We spent the best part of the morning at the New Zealand Embassy being briefed of the situation in Aceh and of what we are likely to see and find. Athol Soper (New Zealand Police) provided a very helpful summary of security issues in the province that has for many years been the subject of civil unrest. Mandy Whyte (NZAID Indonesia Manager) then briefed us on NZAID's Indonesia's aid and development programme - the extent and depth of which took us all by surprise. In relation to the tsunami support, for example, we all knew of the generous dollar-for-dollar funding mechanism for agencies and community organisations and of the lump-sum payments to a range of UN agencies, but I have to confess that I had forgotten just how many other projects NZAID has been supporting in the region. While largely focusing on governance and education, NZAID's programmes are many and varied. More on that in a later blog.

Fred van der Vloodt, NZAID's Programme Manager for South Asia, joined us to talk of the situation in Sri Lanka, which we will be visiting next week, and to outline a few of the projects that NZAID has been supporting.

Leonard joined us and it is truly wonderful to have him on board. For many years Leonard has worked in the NGO sector advocating for the environment and human rights and, prior to joining NZAID in September, was helping to organise a collective agency response to the tsunami. As well as doing some project monitoring work, Leonard will be our guide, translator, advisor and logistician for the next few days.

We emerged from our briefing and left for the airport. Our 'Bluebird' taxi sliced through the heavy downtown traffic and rocketed through a series of slip roads and onto the expressway. It was slightly unnerving being wedged in the middle of the backseat and hurtling along a triple carriage-highway with a sixteen-wheeled truck on one side and a bus full of lunch-time commuters on the other. But the driver could do this sort of thing in his sleep, so I sat back and forced myself to relax and caught glimpses, through what seemed to be an almost impervious barrier of enormous billboards featuring familiar products (Milo, Samsung, ANZ Bank) of Jakarta's new and impressive skyline.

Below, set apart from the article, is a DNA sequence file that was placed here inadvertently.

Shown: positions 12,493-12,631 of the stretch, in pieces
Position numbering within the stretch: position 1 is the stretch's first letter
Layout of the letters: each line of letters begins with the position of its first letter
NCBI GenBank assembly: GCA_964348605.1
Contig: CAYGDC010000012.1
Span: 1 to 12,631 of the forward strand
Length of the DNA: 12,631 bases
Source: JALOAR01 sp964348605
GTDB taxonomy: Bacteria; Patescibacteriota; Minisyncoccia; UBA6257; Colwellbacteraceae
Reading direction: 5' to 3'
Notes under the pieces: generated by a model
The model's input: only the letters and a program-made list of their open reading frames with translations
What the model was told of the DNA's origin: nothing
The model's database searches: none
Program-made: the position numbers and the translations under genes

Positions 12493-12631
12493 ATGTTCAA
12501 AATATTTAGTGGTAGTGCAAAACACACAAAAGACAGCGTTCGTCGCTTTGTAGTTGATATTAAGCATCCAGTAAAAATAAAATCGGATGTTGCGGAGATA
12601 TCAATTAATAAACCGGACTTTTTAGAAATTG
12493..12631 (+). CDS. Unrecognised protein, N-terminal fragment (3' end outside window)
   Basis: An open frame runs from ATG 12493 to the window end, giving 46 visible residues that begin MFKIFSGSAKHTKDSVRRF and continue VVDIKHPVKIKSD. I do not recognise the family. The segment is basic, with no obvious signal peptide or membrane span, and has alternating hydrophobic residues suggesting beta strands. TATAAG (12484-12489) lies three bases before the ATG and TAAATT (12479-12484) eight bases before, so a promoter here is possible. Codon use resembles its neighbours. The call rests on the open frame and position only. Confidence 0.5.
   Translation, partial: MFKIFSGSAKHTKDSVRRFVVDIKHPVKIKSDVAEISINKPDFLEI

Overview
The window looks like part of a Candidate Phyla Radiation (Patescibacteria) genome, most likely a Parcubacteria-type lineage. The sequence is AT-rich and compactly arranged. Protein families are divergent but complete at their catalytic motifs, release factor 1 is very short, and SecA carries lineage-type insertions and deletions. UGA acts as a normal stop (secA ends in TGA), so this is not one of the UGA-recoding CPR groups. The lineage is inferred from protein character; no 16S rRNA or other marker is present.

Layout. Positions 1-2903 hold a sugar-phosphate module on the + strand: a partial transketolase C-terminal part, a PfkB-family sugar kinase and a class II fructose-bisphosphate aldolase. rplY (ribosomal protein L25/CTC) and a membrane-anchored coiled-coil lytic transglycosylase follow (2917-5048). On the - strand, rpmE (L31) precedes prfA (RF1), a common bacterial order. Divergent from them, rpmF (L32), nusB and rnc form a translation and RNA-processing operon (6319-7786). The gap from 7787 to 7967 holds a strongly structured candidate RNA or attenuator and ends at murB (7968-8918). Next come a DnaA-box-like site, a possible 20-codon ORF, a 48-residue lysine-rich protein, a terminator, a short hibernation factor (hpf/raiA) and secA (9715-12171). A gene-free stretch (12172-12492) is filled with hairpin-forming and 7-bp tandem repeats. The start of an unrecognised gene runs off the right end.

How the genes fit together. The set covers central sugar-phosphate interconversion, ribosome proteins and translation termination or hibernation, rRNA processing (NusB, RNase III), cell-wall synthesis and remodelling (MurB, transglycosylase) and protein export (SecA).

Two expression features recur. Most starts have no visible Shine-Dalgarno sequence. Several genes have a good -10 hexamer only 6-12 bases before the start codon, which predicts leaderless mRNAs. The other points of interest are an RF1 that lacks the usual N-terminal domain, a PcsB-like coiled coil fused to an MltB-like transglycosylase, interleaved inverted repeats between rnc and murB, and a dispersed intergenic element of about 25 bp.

And so, via Lion Air, to Medan - a city of contrasts. Trees and well-tended public gardens rubbing alongside exhaust choked highways that make your eyes wince; an eight storey air-conditioned shopping mall full of all the usual international fashion brands hard up against a traditional retail strip of small, single-storied shops selling everything from elaborately embroidered carpets to plastic cigarette lighters and fried noodles.

But tomorrow is an early start - we fly at 6.00am to join SurfAid which means a 5.30am departure from our hotel. So its off to bed for me.

Thank you Catrina - everything has run according to plan, although I have to say Leonard, Phil and I were slightly miffed when Chalpat was upgraded to Business Class on this afternoon's flight and while we all put up with a small plastic cup of water and a danish pastry, Chalpat tucked into a three-course meal with all the trimmings. But your organisational skills Catrina are legendary. Thank you. I owe you a banana milkshake.

So good night from me and will catch up tomorrow - assuming we can find internet access in Nias.